be best to rest now and continue at night. I tried
to sleep but I couldnít. All day I
sat there staring at pictures of my family. Wishing I was
still with my mother. It was my
birthday and I was here stuck on a raft. Every once
in a while I would look at my
compass to make sure I was going straight.
It was mid-afternoon and I decided to get going. It
started to drizzle and it would
not be easy to paddle in a storm during the dark. I
paddled past nightfall.
It had to be around one or two in the morning. The
rain was coming down hard.
The wind started to pick up. Waves were getting
bigger. Then out of nowhere,
Bang! I started to drown but I was able to get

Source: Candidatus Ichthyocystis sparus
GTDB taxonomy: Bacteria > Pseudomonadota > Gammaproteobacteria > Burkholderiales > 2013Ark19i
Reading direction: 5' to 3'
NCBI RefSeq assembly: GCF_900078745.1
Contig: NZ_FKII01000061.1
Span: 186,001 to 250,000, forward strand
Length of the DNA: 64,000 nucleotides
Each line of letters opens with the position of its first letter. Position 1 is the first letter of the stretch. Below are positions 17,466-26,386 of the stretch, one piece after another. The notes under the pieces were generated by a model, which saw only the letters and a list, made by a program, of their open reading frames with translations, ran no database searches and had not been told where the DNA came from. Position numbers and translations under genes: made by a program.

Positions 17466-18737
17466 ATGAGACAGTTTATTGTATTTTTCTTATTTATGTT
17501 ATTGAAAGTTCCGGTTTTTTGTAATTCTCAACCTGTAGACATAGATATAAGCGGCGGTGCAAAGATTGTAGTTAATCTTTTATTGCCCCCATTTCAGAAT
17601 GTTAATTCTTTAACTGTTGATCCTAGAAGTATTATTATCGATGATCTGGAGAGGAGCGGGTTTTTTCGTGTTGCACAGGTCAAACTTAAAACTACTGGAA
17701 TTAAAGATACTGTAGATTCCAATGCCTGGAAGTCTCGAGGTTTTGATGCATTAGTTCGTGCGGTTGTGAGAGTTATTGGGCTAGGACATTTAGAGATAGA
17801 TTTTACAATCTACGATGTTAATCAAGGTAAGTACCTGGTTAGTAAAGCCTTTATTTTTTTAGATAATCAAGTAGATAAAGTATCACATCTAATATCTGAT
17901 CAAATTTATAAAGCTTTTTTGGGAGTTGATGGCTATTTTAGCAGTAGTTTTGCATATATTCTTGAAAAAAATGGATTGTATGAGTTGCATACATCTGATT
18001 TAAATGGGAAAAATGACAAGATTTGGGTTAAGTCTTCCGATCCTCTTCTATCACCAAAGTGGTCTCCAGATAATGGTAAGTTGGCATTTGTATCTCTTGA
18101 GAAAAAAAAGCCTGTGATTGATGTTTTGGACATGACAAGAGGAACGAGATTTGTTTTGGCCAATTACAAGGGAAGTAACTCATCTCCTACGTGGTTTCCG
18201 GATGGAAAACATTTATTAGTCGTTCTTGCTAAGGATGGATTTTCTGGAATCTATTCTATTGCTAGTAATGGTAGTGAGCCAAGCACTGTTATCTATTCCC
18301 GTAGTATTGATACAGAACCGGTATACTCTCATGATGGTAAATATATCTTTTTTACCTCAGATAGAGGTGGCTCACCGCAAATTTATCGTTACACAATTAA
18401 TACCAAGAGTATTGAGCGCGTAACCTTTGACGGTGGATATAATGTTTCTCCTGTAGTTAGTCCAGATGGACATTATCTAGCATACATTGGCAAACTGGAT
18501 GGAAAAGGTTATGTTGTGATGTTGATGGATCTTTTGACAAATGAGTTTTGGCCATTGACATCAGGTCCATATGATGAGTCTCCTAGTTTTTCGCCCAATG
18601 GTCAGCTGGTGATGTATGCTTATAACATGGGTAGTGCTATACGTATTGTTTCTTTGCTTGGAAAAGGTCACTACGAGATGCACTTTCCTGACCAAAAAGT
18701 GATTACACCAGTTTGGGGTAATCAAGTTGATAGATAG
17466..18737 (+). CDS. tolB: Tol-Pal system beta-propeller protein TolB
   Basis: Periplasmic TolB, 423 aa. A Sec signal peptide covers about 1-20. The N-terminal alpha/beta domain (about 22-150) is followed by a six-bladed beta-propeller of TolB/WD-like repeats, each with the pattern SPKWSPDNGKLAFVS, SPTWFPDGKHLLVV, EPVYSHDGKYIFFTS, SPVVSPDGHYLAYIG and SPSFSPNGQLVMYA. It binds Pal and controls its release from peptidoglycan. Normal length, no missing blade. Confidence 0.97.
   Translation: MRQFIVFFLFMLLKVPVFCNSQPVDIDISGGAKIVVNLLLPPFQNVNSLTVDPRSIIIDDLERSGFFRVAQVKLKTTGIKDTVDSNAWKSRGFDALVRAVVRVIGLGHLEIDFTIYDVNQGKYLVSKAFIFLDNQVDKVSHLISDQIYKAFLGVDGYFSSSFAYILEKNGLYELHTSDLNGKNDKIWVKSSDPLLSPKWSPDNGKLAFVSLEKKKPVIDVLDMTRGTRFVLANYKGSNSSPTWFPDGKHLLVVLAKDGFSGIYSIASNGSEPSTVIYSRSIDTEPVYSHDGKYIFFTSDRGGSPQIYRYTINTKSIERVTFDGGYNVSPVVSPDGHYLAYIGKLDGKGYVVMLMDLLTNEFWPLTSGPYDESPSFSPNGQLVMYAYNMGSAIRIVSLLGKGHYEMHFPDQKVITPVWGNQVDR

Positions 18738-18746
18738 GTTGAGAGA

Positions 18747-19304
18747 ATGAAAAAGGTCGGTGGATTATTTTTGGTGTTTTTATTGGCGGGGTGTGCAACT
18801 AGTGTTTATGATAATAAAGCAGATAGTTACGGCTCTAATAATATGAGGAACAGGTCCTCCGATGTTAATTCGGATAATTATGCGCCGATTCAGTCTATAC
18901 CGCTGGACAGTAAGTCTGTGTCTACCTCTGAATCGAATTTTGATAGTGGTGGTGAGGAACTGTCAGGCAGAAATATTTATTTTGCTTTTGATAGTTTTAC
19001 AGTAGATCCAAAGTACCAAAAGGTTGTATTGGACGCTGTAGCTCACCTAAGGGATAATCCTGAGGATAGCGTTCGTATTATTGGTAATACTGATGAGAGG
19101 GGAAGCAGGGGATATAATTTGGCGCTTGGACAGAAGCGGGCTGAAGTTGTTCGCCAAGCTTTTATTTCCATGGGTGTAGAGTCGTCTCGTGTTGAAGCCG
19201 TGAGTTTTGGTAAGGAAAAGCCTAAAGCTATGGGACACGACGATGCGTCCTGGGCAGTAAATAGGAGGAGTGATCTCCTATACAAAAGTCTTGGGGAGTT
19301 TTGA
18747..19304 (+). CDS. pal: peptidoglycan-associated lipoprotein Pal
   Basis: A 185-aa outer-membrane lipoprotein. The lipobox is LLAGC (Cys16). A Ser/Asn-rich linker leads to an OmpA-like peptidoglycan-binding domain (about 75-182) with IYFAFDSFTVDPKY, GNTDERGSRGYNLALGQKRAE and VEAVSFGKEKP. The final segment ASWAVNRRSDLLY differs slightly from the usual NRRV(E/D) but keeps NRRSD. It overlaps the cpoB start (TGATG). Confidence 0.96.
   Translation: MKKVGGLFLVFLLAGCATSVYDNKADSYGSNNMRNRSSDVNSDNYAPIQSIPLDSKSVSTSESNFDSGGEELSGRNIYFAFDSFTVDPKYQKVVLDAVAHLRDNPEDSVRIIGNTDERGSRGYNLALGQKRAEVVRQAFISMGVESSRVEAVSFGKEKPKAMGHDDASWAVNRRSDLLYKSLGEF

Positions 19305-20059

myself over one of the logs from the
raft. I fell asleep.
When I woke up I found myself on a beach. I was
shocked. I looked around trying
to see if I could see any clues of were I was. I
didnít see any Cuban flags or big
posters of Castro. I walked off the beach and saw a
long row of houses. They
didnít look one bit like they did in Cuba. Then
finally I saw an American flag. I
was so happy; I dropped on my knees and kissed the
For hours I walked around the street until someone
drove up to me and asked me if
I needed help. I told him I was trying to get to my
auntís house. He offered me a
ride. When I reached the door of my auntís house I
didnít know what to do. I
knocked on the door and she answered. She knew what
I had just got finished
That was years ago. Since then I became a citizen.
I have gone to school. And Iím
one of the top people in my school. I have dreams
of one day getting involved in
the government so I can help my fellow people.